Leaders to adorn sackcloth and ashes to fight crime
At Tuesday's Birmingham City Council meeting, Mayor Larry Langford proclaimed Friday, April 25, a "day of prayer in sackcloth and ashes" in Birmingham.
FOLLOW THIS STORY: Langford sports sackcloth, ashes, Rolex (click here)
Birmingham Weekly reported two weeks ago that the mayor purchased 2,000 burlap sacks for ministers and other community leaders to wear at a Plan 10/30 summit.
To many Christians, sackcloth and ashes symbolize humility and repentance, but the mayor's decree came dressed with the usual accoutrements - printed on fine, invitation-stock paper and wrapped in a bright silver folder, adorned by the magic hat logo Langford commissioned for the city last year.
In the decree, Langford said that Birmingham's crime problem "pails" (sic) in comparison to the biblical City of Nineveh.
The proclamation tells the Bible story of Jonah and the city of Nineveh: "Whereas Chapter 3, verse 5 & 6, of the Book of Jonah, Old Testament states, that the people of Nineveh believe God and proclaimed a fast and put on sackcloth from the greatest of them even to the least of them," the resolution reads.
In the proclamation, the mayor puts himself parallel with the King of Nineveh (Jonah 3:7) who, wearing sackcloth and ashes, joined his citizens in prayer.
Langford said last week that "the Constitution of the United States calls for a separation of church and state - it never said anything about a separation of church from state." He did not mention the Constitution at today's city council meeting, although he blasted any potential critics who question his piety in public office.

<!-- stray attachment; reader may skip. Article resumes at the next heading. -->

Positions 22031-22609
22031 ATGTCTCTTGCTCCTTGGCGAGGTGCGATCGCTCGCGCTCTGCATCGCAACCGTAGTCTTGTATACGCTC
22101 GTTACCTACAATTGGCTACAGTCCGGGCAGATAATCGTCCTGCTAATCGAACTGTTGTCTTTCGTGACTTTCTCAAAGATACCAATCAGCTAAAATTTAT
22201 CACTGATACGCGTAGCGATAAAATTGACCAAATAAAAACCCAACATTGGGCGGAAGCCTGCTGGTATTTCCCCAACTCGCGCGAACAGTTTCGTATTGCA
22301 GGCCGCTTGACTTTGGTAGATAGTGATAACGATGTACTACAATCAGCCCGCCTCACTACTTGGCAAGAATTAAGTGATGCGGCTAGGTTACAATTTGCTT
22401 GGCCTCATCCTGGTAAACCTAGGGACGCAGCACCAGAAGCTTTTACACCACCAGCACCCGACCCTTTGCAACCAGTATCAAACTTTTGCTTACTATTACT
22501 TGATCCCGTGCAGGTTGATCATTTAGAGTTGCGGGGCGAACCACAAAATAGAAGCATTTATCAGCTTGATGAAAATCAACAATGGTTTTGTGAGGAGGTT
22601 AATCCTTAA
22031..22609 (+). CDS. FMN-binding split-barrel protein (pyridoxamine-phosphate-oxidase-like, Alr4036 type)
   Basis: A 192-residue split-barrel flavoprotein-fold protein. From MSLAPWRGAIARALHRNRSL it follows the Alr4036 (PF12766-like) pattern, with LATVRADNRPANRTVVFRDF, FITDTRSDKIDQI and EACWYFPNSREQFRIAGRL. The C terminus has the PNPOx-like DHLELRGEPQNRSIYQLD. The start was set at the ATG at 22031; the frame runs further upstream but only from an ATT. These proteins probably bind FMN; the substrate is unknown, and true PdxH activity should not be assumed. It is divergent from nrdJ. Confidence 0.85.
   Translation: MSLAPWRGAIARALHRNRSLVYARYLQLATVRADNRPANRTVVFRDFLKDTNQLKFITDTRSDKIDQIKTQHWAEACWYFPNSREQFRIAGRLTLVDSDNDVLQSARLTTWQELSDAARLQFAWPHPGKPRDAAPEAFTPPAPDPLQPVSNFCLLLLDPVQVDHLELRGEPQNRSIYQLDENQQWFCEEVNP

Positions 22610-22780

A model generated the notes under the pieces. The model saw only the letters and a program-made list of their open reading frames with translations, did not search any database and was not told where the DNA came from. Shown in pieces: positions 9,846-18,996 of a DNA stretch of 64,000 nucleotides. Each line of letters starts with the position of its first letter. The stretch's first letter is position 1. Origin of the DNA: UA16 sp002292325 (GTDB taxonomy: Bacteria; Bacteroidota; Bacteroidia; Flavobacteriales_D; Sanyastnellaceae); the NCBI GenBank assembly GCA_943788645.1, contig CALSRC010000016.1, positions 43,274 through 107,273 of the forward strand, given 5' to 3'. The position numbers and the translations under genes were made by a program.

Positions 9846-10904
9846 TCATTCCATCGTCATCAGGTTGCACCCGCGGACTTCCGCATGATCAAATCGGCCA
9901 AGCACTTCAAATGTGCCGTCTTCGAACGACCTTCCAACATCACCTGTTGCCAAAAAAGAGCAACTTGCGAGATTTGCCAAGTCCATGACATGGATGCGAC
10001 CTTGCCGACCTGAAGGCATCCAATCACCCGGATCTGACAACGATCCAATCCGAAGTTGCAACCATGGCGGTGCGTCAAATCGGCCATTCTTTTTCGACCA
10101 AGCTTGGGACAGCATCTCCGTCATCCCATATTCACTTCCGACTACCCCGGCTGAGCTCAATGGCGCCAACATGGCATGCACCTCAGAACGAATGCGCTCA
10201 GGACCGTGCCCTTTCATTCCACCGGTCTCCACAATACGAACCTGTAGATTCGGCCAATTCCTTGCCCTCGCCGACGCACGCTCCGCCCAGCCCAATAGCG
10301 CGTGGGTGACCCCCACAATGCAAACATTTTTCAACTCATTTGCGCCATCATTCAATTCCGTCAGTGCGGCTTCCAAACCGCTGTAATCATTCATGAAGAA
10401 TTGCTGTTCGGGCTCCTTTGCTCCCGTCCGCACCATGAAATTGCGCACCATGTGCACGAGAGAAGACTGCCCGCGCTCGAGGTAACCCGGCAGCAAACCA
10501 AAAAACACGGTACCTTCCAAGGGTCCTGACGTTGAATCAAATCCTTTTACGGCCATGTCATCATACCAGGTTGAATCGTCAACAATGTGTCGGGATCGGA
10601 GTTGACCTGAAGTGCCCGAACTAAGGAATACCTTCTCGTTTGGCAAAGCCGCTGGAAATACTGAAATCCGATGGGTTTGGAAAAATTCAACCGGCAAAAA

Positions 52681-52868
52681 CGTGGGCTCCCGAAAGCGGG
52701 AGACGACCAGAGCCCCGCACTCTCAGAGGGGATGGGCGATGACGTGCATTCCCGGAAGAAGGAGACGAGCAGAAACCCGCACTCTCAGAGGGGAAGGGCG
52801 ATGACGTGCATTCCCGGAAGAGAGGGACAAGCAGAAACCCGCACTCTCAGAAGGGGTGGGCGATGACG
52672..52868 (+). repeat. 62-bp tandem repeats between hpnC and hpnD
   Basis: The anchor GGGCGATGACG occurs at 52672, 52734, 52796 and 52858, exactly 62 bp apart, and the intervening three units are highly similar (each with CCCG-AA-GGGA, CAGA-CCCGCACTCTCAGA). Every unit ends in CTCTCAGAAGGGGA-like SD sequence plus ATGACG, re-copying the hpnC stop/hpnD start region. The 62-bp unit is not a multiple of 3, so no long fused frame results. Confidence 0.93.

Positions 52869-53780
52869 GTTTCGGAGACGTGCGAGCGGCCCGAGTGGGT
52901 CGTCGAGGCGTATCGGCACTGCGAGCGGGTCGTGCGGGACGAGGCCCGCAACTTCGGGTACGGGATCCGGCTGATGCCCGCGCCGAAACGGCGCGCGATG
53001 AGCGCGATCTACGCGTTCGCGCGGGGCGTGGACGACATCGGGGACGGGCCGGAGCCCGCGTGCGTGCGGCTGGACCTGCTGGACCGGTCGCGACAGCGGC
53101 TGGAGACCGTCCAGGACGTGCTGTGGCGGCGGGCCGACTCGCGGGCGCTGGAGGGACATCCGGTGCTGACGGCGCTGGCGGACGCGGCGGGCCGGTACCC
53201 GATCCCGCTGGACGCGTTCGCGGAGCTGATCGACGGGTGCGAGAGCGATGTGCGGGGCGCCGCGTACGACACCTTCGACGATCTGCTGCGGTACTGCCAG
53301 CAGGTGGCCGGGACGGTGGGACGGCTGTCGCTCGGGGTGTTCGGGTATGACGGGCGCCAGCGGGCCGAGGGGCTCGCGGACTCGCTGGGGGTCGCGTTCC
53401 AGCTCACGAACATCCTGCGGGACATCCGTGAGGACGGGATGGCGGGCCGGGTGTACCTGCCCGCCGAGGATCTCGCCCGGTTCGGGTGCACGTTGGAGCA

"I could care less what they write about it or say about it," Langford said. "Because let there be no misunderstanding, just like Satan is at work 24 hours a day, seven days a week, 365 days, God is too."
The mayor's proclamation urged all "Bishops, Priests, Pastors, Ministers," and other religious citizens to join him in prayer at the Plan 10/30 summit, which will take place at Boutwell Auditorium this Friday, April 25, at 6 p.m.
The event will be the third Plan 10/30 summit. Previous events have focused on families and crime. In one event, Langford handed out Bibles donated by the 700 Club.
Far from the negative press he received last month for Jefferson County's financial woes, Langford has been featured and praised by Pat Robertson's religious news broadcasts.
Meanwhile, Birmingham's homicide rate continues to outpace figures from this time last year.
To see the full text PDF (you'll need Adobe Acrobat Reader) of the proclamation, click on the image above.
Or watch the video below.